In plan a simple rectangle, the modest 2,100-square-foot house contains a living room, library, kitchen, and dining room to the east wrapped around the service core, while to the west, two bedrooms, each with an adjoining bath, are arranged along a corridor. The carport is placed to the southeast of the main eastern entrance, while a brick courtyard to the south was intended to be framed by a rectangular pool. The house is carefully sited atop a small hill to take full advantage of expansive views of the surrounding rolling foothills and more distant mountain views: to the northeast, the Santa Catalina Mountains; to the north, the Tortolita Mountains; and to the south, the Tucson Mountains.
While the plan is straightforward, the massing is more complex. Two north-facing clerestories extend the length of the house and admit light where it is reflected onto the ceilings and floors to create abundant ambient light. Exterior massing creates a bold tripartite stepped form on the north elevation. The north wall is generously glazed to maximize the views, while the sunnier eastern and southern elevations are shielded by five large projecting Corbusian béton brut sunscreens where the sun only penetrates for a short time during the midwinter. No openings are on the “wretched west,” as Chafee called it. This type of passive solar system recalls Southwestern cliff dwellings, where Indigenous people showed a similar interest in solar orientation. In addition, the gray concrete “rain downs” on the east facade are borrowed from the local Mission San Xavier del Bac, while the oblique main entrance below is flanked by two low concrete triangular planters, an echo of Wright’s plan for Taliesin West. The interior features ample fireplaces that also are Wrightian in inspiration.
The constricted entry opens into a dramatic loft-like space, another Wrightian touch. The public rooms are all grouped around the service core at the east end of the house, where the interior walls rise only three quarters in height to admit as much natural light as possible, which enters from the clerestories and numerous windows and reflects off of the highly polished, untinted concrete floors. In the bedrooms, the walls rise to full height to provide privacy.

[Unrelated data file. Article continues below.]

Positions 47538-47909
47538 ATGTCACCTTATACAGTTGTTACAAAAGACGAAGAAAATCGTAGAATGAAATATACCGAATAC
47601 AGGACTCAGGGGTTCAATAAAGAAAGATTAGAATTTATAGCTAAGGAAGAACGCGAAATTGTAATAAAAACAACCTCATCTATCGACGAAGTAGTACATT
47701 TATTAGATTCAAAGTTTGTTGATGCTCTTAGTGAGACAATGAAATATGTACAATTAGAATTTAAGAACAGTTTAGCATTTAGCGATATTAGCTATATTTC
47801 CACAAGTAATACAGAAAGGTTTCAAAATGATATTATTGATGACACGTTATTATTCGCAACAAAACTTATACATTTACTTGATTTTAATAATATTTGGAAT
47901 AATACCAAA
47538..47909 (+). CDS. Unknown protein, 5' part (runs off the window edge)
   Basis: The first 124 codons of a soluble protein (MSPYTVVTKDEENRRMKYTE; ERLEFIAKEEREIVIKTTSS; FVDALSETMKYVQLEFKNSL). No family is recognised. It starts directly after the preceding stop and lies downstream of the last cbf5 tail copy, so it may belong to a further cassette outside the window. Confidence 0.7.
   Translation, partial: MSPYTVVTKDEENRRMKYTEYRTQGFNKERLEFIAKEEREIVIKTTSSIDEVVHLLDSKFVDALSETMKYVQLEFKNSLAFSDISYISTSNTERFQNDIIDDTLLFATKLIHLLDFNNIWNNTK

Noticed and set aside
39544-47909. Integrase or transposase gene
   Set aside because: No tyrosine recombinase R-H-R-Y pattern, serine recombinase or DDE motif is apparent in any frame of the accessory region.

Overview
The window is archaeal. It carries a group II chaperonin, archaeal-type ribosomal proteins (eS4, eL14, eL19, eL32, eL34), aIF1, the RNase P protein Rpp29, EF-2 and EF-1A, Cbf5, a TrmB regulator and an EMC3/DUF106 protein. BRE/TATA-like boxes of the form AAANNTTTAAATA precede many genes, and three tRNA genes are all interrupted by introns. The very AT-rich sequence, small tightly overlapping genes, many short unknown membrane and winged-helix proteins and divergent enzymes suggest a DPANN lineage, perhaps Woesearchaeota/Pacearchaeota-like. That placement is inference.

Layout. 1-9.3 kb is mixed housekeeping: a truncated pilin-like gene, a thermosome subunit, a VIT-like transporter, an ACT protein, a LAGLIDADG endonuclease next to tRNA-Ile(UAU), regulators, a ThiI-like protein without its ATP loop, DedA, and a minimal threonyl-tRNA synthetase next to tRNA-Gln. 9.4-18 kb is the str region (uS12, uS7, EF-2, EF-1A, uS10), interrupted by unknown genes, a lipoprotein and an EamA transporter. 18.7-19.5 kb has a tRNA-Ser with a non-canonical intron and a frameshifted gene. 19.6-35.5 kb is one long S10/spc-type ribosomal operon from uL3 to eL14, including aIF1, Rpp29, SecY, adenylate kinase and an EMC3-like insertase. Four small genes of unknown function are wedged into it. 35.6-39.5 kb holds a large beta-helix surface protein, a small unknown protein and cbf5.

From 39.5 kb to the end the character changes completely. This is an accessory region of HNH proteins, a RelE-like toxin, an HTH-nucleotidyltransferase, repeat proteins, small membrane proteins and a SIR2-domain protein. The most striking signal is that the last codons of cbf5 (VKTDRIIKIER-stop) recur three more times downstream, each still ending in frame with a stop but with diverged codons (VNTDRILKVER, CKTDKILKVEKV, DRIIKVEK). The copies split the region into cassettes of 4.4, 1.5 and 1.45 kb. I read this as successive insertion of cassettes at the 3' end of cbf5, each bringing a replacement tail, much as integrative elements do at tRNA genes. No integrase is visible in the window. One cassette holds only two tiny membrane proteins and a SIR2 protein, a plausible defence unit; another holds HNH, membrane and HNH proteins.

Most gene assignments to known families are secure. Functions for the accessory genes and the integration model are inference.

The mechanical systems are prominently exposed in the service core, kitchen, and bedrooms, lending an industrial touch to the interior. In particular, the ductwork for the air conditioning and heating system in the service core is visible from the entry, providing, in the architect’s words, a “touch of Léger.” Throughout the house are many carefully planned details, including wooden door pulls made from float handles, stepped kitchen cabinets that echo the design of the clerestories above, planters sheltered under sunscreens, outdoor showers outside each bathroom, and an ingenious terrace plant irrigation system.
Tight planning was also necessary to accommodate the owner’s lifetime collection of diverse objects, ranging from Early American furniture to Native American and Mexican rugs and crafts to Scandinavian furniture and crystal. The house was enlarged and altered by later owners. In 1979 Chafee designed a separate bedroom wing to the south, on the site of the intended swimming pool.
Viewpoint lived up to its name, and provided a simple yet graceful retirement house produced on a tight budget. With controlled light and truthful expression of materials combined with careful accommodation to the site and climate, plus historical gestures to earlier Southwestern architecture, Chafee’s first Arizona house would prove to be a harbinger for her later larger desert residences. Indeed, the house admirably fulfills Chafee’s wish that Viewpoint relate “to its users with convictions about clarity, honesty, and a delight in comfortable simplicity.”
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Viewpoint, the Johnson House. Folders T6, S2, D3 and T6, S1, D2. Special Collections, University of Arizona Libraries, Tucson, Arizona.